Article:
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Remember the big IBM 360 mainframe rescue job? For now, Brexit has ballsed it up – big iron restorers
Hauliers thin on the ground, apparently
Plans to restore an aged IBM mainframe found in a disused building in Germany are on hold because of struggles to find a way to haul the hardware to the UK.
Brexit worries seem to have put the frighteners on haulier companies and the team behind the project are turning to German firms to transport the gear westwards.
The scheme to buy the IBM 360 was hatched in a pub earlier this summer. A bit of internet bidding later and Adam Bradley and Chris Blackburn were the proud owners of an IBM 360/20 and a 370 model 125 from the 1980s and assorted peripherals including a punched card reader. The plan was to hoik the hardware back to Britain and begin the arduous business of restoring it all to its former glory.
It seems it's difficult to send a UK truck into Germany but not a German one to the UK for some reason...
Bradley told The Reg he'd assumed getting the massive machine out of the building would be the difficult bit of the scheme. Each machine weighs about 600kg and exiting required negotiating three steps. There was also an extremely hard deadline – the building was due to be demolished.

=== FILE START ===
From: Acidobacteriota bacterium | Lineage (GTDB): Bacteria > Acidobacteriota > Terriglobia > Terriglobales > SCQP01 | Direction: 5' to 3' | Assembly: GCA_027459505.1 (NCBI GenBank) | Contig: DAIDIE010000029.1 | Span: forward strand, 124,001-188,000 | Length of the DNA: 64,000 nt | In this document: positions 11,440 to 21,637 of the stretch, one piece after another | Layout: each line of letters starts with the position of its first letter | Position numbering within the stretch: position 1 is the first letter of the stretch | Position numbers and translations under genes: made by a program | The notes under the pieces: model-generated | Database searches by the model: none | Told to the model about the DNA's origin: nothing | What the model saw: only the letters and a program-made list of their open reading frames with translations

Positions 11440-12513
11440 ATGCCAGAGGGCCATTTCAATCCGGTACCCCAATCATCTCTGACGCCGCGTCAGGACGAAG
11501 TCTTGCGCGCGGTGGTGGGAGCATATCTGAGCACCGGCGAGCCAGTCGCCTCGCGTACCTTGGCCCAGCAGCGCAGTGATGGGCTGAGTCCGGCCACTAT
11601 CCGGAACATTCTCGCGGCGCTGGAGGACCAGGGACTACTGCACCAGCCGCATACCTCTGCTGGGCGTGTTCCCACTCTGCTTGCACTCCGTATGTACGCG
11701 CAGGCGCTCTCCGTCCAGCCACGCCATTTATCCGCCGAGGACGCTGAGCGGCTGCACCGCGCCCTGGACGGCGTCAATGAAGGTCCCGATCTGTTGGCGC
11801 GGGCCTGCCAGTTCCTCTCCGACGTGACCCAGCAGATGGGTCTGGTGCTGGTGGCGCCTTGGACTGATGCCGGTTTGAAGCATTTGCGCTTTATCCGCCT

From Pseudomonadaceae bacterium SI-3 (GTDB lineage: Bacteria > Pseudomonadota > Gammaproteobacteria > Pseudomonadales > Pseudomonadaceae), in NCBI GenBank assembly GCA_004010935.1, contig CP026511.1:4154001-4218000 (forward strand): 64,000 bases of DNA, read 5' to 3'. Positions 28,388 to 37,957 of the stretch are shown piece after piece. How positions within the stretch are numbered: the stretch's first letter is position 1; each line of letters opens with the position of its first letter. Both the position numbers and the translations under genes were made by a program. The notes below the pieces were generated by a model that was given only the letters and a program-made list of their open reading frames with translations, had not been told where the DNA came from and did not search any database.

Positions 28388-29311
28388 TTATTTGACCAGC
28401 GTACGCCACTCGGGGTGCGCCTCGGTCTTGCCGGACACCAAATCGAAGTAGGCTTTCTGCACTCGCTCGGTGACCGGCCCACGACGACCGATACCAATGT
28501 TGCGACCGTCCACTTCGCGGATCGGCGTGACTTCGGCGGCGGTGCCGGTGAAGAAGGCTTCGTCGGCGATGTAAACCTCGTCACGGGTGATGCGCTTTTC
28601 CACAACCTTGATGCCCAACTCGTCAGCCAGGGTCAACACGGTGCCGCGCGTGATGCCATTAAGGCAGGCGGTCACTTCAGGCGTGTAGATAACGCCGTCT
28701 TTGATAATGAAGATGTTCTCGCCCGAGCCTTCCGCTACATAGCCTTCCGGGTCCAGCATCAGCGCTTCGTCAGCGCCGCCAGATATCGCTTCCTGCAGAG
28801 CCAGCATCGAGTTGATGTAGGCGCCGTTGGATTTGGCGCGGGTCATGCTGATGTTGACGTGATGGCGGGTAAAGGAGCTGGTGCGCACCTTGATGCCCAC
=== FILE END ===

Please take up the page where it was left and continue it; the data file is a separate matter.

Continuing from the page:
But frenzied trips to Nuremberg and the help of several other people saw everything removed before the roof came down. Everything was safely stashed in a local lock-up.
The team has also already raised the £5,000 to pay for the trip back to the UK.
Bradley said: "We've tried quite a few hauliers. We've got a couple more options to explore but it's also a time issue as it's surprisingly time-consuming to contact each one and go through the requirements."
Our intrepid big iron rescuer is also holding down an actual job while pursuing the project.
We need a full articulated lorry with a hard sided trailer and a tail lift rated to at least 900kg. It'll also need lots of internal tie-down points, and lots of ratchet straps (and preferably moving blankets). The storage in Germany is good, but quite expensive and, yes, we're paying out of pocket for that. We've still got the donation money to move it, awaiting a suitable haulier. I'm hoping now with some further Brexit delays we may have some more luck finding a haulier. I've taken to trying to find a German one now as it seems it's difficult to send a UK truck into Germany but not a German one to the UK for some reason.
The hope is to get everything back to Britain before the ever-shifting Brexit deadline because of worries about what the import requirements on ancient computing kit might in the event of a no-deal departure.
Any Reg readers with a suitable vehicle are invited to get in touch via the team's blog. The team is also being helped by Peter Vaughan, a volunteer at the National Museum of Computing. ®